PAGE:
PowerShell ArrayList Module

by on under blog
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Table of Contents

UPDATE 2018/01/13: v1.1.0 released to almost exclusively use Generic.List instead of ArrayList. Details below

The Status Quo of @()

You need to capture output within a ForEach loop in your PowerShell code. How do you do it quickly? The way we all learned, of course:

# Create an empty array
$Array = @()
1..10 | ForEach-Object {
    # Use the += operator to append
    $Array += $_

This works, but it’s suboptimal. Because this type of array is immutable, it slows down as object counts increase, and modifying array contents–like removing an item–is really just “let’s use Where-Object to recreate this array.”

This topic has been written about often, so I won’t belabor the point. See more

Using .NET classes in PowerShell

In that same Google search, you’ll see that the suggestion is to use .NET’s ArrayList class, which is what I usually do. However, there are a couple small annoyances with doing it that way:

  1. Suppressing output (like with [void]) is easy to forget
  2. The AddRange/Add conditional is also easy to forget, when necessary
  3. I kept forgetting the full .NET typename :(

I have looked up the syntax for ArrayList and Generic.List a decent amount in the last year or two, and I figured there’s got to be someone else with this same problem.

Install-Module ArrayList

Embrace the siren song of simple PowerShell syntax, and let’s abstract it away. If you’ll allow me to borrow from the readme:

Is [System.Collections.ArrayList] already pretty easy to use? Yes.

Is the point of PowerShell to abstract everything into its most awesome form? ALSO YES, MY FRIEND.

ArrayList is on the PowerShell Gallery and GitHub for your enjoyment!

Example module usage

ArrayList v1.0 allows you to create an ArrayList/Generic.List, append objects into it very quickly, and remove matching objects.

Code is also borrowed from v1 of the readme.

Easy mode:

# Capture an empty ArrayList
$10 = New-ArrayList
# Append one/many objects via the pipeline
1..10 | Add-ArrayObject -Array $10
# And review

Advanced features:

# Create a type-safe List<T> collection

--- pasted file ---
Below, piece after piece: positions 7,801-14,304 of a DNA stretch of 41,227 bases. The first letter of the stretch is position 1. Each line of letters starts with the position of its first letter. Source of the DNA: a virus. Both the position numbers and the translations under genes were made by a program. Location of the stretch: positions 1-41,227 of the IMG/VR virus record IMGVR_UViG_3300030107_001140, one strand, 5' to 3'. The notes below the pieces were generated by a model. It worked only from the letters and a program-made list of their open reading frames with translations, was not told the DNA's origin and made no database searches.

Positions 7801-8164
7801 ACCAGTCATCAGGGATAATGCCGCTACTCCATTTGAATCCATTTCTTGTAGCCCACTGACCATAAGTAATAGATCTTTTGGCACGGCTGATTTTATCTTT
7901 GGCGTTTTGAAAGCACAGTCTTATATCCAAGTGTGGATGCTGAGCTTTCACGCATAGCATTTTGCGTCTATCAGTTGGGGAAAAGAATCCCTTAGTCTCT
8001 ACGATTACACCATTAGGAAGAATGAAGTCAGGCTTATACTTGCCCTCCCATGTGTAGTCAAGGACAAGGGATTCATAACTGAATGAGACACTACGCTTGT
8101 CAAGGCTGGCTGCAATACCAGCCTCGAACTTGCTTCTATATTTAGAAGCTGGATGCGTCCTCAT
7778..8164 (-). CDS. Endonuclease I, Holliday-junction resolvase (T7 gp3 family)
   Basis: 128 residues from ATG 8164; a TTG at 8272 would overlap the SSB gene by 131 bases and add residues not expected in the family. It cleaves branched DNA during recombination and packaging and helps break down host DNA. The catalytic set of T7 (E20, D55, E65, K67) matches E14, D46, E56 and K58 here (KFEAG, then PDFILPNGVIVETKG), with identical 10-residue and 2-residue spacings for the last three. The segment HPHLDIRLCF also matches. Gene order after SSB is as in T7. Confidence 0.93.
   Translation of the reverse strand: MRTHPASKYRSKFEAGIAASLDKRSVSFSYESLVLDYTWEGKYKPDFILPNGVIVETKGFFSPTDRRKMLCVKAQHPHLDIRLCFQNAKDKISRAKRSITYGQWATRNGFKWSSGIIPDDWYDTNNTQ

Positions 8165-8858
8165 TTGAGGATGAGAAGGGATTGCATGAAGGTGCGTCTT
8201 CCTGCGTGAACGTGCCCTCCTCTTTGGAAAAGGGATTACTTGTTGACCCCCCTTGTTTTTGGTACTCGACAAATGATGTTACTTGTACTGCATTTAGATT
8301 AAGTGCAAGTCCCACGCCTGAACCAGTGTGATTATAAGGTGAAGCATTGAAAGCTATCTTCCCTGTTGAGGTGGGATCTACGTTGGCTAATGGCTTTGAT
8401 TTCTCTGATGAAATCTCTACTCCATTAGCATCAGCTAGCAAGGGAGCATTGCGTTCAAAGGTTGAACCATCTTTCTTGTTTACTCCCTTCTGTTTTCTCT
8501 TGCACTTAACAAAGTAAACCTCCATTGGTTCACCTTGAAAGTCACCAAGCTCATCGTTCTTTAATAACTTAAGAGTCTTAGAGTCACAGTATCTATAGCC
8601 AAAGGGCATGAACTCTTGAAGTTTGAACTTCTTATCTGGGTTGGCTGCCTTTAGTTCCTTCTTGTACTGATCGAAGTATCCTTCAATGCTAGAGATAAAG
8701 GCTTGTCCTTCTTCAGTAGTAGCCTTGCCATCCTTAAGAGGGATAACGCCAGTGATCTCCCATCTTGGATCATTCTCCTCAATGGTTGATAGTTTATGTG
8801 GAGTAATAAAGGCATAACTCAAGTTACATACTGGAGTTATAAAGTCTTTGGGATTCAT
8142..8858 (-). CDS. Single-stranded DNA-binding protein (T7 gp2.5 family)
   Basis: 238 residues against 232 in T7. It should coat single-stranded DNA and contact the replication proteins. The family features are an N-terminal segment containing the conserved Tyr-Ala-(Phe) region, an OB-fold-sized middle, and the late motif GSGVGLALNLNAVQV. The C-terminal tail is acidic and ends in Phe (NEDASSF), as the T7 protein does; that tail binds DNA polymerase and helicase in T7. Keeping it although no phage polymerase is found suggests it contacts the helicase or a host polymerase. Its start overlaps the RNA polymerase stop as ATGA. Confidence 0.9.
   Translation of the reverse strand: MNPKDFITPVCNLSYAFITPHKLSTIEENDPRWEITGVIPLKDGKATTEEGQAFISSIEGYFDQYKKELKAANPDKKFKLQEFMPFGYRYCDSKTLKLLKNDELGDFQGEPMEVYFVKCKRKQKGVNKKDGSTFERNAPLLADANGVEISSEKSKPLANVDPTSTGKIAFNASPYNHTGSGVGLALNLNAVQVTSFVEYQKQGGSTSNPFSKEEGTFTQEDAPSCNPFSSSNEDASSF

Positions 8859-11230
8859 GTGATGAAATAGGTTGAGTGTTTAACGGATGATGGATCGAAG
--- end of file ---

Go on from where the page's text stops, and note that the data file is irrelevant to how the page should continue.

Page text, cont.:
$DirList = New-ArrayList -Type PSCustomObject

$UserGCI = (Get-ChildItem $env:USERPROFILE -Directory).FullName
# Appending into arrays is common within a For/ForEach loop:
ForEach ($folder in $UserGCI) {
    Get-ChildItem $folder -Directory | ForEach-Object {
            Parent    = $folder
            Directory = $_.Name
        } | Add-ArrayObject $DirList
# View the results

# Remove all entries of Desktop subfolders
$DirList |
    Where-Object {$_.Parent -like '*desktop'} |
    Remove-ArrayObject $DirList
# And view again

With implicit module loading, once it’s installed, it’s easier to remember New-ArrayList, Add-ArrayObject, and Remove-ArrayObject than the .NET syntax.

“Abstraction! Abstraction! Abstraction! Abstraction!”

- Steve Ballmer

Why didn’t you _?

I wanted to keep it (very) simple to start, and I’m not sure how much interest this module will draw.

Have a good idea? ArrayList is on GitHub, and I’d love to hear from you!

(Need a GitHub refresher? Shameless plug for my 101 series)


Use of [System.Collections.ArrayList] is discouraged in .NET/C# land. (Reference one and two)

After I posted the v1.0 release on Reddit, /u/litemage pointed out that it’s really easy to use a [Generic.List] collection that isn’t type-safe. Hey, that’s pretty cool! Knowing this, there’s no reason to default to an ArrayList collection anymore.

Now, default behavior and specifying a -Type both create a Generic.List. An ArrayList is used only if you specify the -Legacy parameter.

To address this, I released v1.1.0 on 2018/01/13. I’m keeping the name, though, because the whole point is to reduce the amount of people using @(), and having “array” in the name on the PowerShell Gallery helps.

powershell, arraylist, array, code